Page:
As Superman approaches his 80th anniversary, Action Comics will reach a milestone on April 18, when DC will publish issue #1000 of the venerable title. The landmark comic will feature the work of a who’s who of comic creators from various ages of the character’s run, including a story by the legendary Curt Swan. Long-time Marvel writer and architect of their now defunct Ultimates universe, Brian Michael Bendis, who recently jumped over to DC, will take over the ongoing writing duties with issue #1001.
As even the most casual fan knows, historians consider Superman the first comic book superhero. Although there’d been costumed heroes in newspaper strips as well as pulp stories, Superman was the first created specifically for the burgeoning medium of comics.
Part of the character’s enduring legacy is that he hasn’t changed much over the course of his 80 years. There have been tweaks to his costume from time to time (the red trunks and gold belt are set to return, by the way), and even his powers on occasion, but who he is and what he stands for holds steady. Even when Superman appears in an Elseworlds setting or title, he retains his fundamental traits and personality.
Many artists and writers have taken creative liberties with DC’s other core heroes, particularly Batman and Wonder Woman, and many were significantly altered between the Golden and Silver Ages (Flash, Green Lantern etc.), rebooting and retconning them throughout eras to reflect changes in society and tastes. Superman has always been Superman—with apologies to Quentin Tarantino, as many critics don’t agree with his thought-provoking, albeit unorthodox, analysis which dismisses the Clark Kent identity of the character.
Superman’s powers are various, but they aren’t what distinguish him. When the character chose to kill his enemy in 2013’s Man of Steel film, fans were outraged. They argued that Superman simply wouldn’t do that. Though he has the power to kill nearly all of his antagonists, he chooses not to. Superman is our idealized version of our best selves; what we strive to be. Even when DC has relaunched the character, they’ve always returned to the established central principles that define him, “Truth, justice and the American way,” despite how awkwardly hard to define that last one has been at several times throughout the last 80 years of our history.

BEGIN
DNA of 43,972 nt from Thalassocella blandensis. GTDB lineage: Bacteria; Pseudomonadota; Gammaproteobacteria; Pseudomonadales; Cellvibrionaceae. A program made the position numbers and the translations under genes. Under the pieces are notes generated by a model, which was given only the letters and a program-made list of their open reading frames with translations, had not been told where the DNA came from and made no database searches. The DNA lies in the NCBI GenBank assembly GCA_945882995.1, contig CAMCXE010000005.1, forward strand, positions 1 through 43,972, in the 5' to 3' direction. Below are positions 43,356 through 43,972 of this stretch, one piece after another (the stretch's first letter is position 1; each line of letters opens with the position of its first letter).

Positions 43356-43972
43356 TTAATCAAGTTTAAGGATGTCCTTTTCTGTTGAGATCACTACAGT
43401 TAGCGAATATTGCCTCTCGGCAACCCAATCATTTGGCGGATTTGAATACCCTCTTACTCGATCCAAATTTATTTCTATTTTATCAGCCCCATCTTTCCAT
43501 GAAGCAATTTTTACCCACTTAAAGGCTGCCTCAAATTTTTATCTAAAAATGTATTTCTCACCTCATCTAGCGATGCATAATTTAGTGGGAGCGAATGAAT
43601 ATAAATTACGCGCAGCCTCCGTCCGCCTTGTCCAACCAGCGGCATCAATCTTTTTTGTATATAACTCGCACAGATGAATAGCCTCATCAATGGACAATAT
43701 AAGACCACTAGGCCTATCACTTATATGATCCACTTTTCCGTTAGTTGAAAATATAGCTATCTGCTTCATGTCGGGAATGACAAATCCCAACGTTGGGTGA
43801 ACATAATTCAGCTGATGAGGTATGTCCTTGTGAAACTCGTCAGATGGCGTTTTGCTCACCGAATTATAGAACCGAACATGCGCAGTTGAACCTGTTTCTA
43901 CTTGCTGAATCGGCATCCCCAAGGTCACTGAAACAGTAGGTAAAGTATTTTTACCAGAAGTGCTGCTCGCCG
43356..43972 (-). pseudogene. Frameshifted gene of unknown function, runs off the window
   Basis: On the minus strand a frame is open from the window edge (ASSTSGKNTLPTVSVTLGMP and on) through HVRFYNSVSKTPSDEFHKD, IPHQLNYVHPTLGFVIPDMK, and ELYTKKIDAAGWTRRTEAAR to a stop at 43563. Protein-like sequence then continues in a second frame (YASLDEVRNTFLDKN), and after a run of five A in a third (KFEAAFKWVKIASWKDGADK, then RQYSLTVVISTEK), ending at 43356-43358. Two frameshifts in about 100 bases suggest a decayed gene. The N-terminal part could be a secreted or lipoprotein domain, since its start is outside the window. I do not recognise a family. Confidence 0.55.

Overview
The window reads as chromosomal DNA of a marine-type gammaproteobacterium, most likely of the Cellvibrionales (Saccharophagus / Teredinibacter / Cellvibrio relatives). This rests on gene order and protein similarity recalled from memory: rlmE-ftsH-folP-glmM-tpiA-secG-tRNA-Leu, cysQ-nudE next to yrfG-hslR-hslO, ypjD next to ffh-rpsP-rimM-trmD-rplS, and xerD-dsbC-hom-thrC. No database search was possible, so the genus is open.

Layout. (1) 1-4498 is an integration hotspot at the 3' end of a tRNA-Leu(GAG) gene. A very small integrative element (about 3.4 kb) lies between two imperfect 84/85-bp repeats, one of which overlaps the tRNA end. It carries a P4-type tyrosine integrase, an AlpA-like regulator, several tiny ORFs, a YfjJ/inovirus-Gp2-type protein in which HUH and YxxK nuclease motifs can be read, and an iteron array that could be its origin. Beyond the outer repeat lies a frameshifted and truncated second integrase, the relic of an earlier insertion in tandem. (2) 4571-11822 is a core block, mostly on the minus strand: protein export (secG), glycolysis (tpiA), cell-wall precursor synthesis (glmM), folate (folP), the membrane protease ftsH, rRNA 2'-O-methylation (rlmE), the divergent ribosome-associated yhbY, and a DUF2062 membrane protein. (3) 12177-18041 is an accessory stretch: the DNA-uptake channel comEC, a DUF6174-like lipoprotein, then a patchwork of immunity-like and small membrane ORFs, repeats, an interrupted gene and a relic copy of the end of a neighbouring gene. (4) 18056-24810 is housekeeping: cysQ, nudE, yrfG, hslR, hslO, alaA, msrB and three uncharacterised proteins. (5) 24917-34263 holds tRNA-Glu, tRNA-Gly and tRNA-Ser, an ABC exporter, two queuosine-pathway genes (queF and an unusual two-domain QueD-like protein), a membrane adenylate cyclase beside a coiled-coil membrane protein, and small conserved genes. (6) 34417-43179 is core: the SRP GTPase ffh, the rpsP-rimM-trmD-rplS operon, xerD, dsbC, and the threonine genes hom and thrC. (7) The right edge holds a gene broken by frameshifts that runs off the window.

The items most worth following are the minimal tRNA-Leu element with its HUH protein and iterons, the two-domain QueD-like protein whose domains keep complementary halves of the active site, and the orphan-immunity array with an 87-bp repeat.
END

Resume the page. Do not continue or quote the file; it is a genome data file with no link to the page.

Some might find the character boring, or bland, but it’s his steadfast quality that defines him and makes his stories unique.
When DC brought on John Byrne in 1986 to relaunch the character and freshen him up, they first tasked Alan Moore with giving the existing version, basically a holdover from the Silver Age, his grand send-off. Whatever Happened to the Man of Tomorrow is an unsurpassed ode to the icon that still resonates today. By then, the character had become so over-powered that there seemed to be no credible threat he could face. Moore ran him through a gauntlet of his rogues gallery; a group which, save for arch-nemesis Lex Luthor and Brainiac, most agree pales in comparison to Batman’s (or the Flash’s, for that matter) for entertainment or dramatic value.
The premise of the story was that Superman’s greatest enemy was finally going to kill him. Moore ratcheted up the intensity and violence, escalating the mayhem until he revealed that the most dangerous villain among Superman’s foes was the one most fans had mistaken for comic relief for decades. It was a great twist, and Moore managed a feat most had failed to accomplish since the character’s earliest days—he put Superman in legitimate danger.
Moore also managed to make the hero more relatable than he’d ever been, by capturing what Superman meant to humanity, particularly those who loved him. Seeing the character through their eyes connected the reader to him on a Meta level previous writers hadn’t explored. He was no longer all-powerful, and therefore remote.
While the basic character of Superman has remained constant as the DC universe changed around him, his supporting cast and the mythology of Krypton evolved over time. Multiple film and television iterations, both live-action and animated, have proliferated, each tweaking the secondary characters and dramatic elements as necessary, to present a unique version of otherwise all too familiar stories.
Rather than revisit existing continuity, SYFY has taken the liberating step of developing their recently debuted series Krypton, around the new character of Seg-El, Superman’s grandfather. The producers are free to explore the roots of the iconic hero, and what makes him special, without having to worry about any audience preconceptions. It’s a show that may explain how great Superman is, without ever actually featuring him. Grandson-to-be, Kal-El hovers over proceedings like a ghost from the future. He’s not the focus of the narrative—he isn’t even in it, though his famous cape is—yet it’s still about him in some ways.
But it’s a risky move.
A roguish anti-hero and, at least initially, nothing like the Kal-El we know, grandpa Seg’s victory is preordained: Clearly, he must live and triumph for Superman to eventually be born. Guaranteeing the success of the protagonist robs the plot of some dramatic tension.
However, we’ve always known Superman was going to win in the end. It’s been up to great creators to find a way to keep the stories interesting nonetheless. So here’s a toast to the first 1000 issues of Action Comics, and the next 1000 to come—may they always find a way to surprise us without ever sacrificing what makes the Man of Steel special.
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